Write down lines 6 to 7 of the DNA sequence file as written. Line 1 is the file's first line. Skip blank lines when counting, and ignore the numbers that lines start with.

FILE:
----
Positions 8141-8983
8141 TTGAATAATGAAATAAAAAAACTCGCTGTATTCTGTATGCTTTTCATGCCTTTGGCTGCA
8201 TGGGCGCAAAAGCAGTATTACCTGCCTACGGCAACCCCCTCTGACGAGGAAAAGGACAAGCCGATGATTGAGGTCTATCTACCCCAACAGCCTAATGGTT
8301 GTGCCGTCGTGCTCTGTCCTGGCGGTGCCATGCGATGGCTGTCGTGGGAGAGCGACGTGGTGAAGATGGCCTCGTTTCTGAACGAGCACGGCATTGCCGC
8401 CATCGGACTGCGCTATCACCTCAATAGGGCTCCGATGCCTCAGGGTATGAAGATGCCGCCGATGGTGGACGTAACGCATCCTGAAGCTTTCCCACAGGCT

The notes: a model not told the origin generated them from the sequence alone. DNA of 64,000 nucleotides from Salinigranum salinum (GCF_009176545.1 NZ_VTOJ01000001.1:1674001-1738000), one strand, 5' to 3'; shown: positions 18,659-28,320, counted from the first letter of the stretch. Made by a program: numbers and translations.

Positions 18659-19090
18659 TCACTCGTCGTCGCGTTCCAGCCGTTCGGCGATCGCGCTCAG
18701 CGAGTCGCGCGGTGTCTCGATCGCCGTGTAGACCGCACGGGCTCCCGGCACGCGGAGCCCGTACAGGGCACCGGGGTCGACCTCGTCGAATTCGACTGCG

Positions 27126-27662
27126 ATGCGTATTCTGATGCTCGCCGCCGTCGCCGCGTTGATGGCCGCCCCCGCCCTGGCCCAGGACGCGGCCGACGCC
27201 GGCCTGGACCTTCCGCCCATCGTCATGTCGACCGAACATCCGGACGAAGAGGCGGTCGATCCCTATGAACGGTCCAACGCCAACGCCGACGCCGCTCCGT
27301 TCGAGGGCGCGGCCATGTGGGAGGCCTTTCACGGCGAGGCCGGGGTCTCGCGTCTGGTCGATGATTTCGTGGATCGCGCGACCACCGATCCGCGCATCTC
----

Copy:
The notes: a model not told the origin generated them from the sequence alone. DNA of 64,000 nucleotides from Salinigranum salinum (GCF_009176545.1 NZ_VTOJ01000001.1:1674001-1738000), one strand, 5' to 3'; shown: positions 18,659-28,320, counted from the first letter of the stretch. Made by a program: numbers and translations.

Positions 18659-19090